How to Find Sea Glass or Beach Glass

Sea glass, also known as beach glass, is becoming rarer to find for two main reasons. The first is that over the last decade or so, fewer glass items such as bottles are finding their way into the sea. Although this is good from an environmental point of view, it is heart breaking for collectors and enthusiasts. The second reason for the decline in beach glass is that more people have become aware of its existence and rare status resulting in more people collecting it to make items such as sea glass jewellery.

However, there is still plenty of it to be found if you know where and how to look. Although most beaches will have at least some pieces of beach glass, some will have a great deal more. The location of the best beaches for finding the treasured glass depends on a number of factors including the conditions of the sea in that area, accessibility and popularity with other collectors. The best thing to do is under take a search on Google for and you will find that collectors or jewellery makers will often list their favourite places for finding it.

Once you have found a beach local to you, it's time to work out when best to go. The best time for finding sea glass is at low tide as the greatest expanse of beach is available for searching on. Again you will be able to do a Google search and find out low tide times in your area. The best time of year for sea glass collecting is in the Spring after high spring tides and storms which will have washed it ashore.

Once on the beach, there are two main methods for finding beach glass. The first is to look along the water's edge. Sea glass is frosted in appearance when dry which can make it difficult to spot amongst the pebbles depending on its colour. However when it is wet, it is easier to spot. You are looking for pieces of smooth shaped glass, with the most common colours being green, brown and clear.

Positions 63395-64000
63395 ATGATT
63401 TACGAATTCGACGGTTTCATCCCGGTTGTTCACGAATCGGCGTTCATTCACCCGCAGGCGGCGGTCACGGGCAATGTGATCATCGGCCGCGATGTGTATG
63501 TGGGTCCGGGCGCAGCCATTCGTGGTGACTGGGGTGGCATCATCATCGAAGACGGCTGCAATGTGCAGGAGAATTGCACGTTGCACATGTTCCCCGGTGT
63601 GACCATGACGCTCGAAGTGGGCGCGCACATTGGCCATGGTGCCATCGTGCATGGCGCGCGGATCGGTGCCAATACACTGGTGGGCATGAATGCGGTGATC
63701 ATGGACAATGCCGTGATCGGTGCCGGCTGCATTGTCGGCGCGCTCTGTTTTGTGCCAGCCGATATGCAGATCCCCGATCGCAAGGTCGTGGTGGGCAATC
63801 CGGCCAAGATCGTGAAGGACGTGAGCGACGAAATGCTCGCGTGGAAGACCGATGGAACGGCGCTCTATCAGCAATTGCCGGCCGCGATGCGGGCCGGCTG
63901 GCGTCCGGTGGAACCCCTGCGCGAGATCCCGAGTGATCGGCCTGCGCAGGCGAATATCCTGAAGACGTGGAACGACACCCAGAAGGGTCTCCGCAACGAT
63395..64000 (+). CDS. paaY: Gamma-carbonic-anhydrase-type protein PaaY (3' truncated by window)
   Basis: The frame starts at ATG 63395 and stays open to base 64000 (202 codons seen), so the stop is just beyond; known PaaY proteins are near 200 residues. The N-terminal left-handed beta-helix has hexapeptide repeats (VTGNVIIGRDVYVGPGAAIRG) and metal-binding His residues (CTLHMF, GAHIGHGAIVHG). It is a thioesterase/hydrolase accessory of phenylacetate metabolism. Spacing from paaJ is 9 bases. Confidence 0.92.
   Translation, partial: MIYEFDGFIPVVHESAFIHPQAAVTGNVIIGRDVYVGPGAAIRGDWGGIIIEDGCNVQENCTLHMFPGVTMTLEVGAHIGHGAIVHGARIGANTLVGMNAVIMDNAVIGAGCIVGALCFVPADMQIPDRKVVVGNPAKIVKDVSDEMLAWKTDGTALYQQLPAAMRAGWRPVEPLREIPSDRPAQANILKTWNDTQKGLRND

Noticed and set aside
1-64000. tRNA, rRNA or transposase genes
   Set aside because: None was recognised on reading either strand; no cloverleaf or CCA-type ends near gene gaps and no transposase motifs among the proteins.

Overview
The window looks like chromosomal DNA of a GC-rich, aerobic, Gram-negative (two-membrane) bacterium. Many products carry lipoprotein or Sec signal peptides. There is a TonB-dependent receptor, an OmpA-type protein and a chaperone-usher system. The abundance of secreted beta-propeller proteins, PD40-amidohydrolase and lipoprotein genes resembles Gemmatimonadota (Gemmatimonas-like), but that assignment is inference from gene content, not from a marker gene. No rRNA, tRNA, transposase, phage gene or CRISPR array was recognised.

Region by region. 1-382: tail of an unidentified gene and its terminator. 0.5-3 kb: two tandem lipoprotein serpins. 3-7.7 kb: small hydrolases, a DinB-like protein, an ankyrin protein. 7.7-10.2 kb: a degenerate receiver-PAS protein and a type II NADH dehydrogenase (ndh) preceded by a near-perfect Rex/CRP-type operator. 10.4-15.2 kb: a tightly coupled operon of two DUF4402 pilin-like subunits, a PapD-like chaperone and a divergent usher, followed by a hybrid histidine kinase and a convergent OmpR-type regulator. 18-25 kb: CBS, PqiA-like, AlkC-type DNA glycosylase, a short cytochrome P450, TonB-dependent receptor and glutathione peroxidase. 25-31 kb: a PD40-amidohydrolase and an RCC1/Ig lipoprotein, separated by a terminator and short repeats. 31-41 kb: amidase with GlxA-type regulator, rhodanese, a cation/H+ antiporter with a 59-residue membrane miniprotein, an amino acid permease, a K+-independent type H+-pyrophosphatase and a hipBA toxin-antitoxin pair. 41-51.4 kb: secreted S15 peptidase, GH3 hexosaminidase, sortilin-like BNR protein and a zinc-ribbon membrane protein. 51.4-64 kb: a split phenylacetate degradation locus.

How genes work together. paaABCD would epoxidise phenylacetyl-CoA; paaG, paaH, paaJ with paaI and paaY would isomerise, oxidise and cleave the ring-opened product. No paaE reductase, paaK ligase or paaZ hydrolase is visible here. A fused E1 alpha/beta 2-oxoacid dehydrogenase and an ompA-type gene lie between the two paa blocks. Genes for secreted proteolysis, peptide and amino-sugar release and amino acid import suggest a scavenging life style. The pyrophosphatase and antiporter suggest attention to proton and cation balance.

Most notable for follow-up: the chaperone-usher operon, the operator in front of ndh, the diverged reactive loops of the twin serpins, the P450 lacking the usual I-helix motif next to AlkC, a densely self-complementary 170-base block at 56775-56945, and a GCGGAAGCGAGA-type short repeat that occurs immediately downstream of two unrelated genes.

The second method of finding beach glass is to look along the tide line. This is where the majority of sea debris is washed in from seaweed to rubbish and glass. If the tide line is dry, sea glass will have a frosted appearance although most colours should still be obvious to spot. The most treasured pieces are old so will be very smooth in shape - often an oval or triangular shape. However watch out for fresh glass which will have been washed in too. This will be clearer in appearance and is likely to have sharp edges so be careful if handling it.

Often beginners to sea glass collecting will simply pick up all the pieces they find. However more seasoned collectors and people that use it to make sea glass jewellery and other items will be more selective about the size, colour and shape of the pieces they pick up, leaving the rest on the shores for others to enjoy.

Humane Rat Traps

Any rodent infestation is a bad experience but rats are particularly bad. While there many options such as snap traps, glue traps, poison, and electronic traps, many animal lovers opt for a humane rat trap such as the live ones made of wire mesh with steel reinforcements which are typically galvanized for maximum resistance to rust. The wooden type of humane rat traps are not ideal because a large rat can chew through the wood quite quickly. Plastic traps are considered by some to be a little too lightweight. Aside from being humane, these traps prevent escapes and stolen bait. The rat is trapped and not killed. The question is what to do with the rat once it is caught.

Peanut butter is effective as bait in such a trap because it lasts for days and is not as easily disturbed as something like pumpkin seeds are. You can poison the humane trap bait if you are not in the mood to deal with a trapped live rat. The problem with these types of traps is that rats are difficult to deal with even in a cage with a secure door.

In addition, it is often difficult to transport a rat to a place where it can be released. It is one thing to release a mouse in your garden. Rats are something else and you might have to take the rat to an animal disposal site. Another important fact about rats is that they are distrustful and smart. They are suspicious of anything new and the suspicion can overcome curiosity.

Poison is not considered the best choice for two reasons. One is that your pets can eat the poisoned food -- and this could happen even in a live cage trap. The other reason is that a rat on the loose can eat poison and then crawl into the framework of the house and die. Its corpse will decompose and smell very bad.

A humane trap is clean and efficient. You have to decide which you prefer to cope with -- a dead rat or an angry live one before you look through the products available. You also need to know if the trap is one that offers an easy set up. A glue trap may not be strong enough to hold the rat and a snap trap might not kill the rat, just maim it. There are products that will do the rat catching for you. You just have to chose the method that best suits you.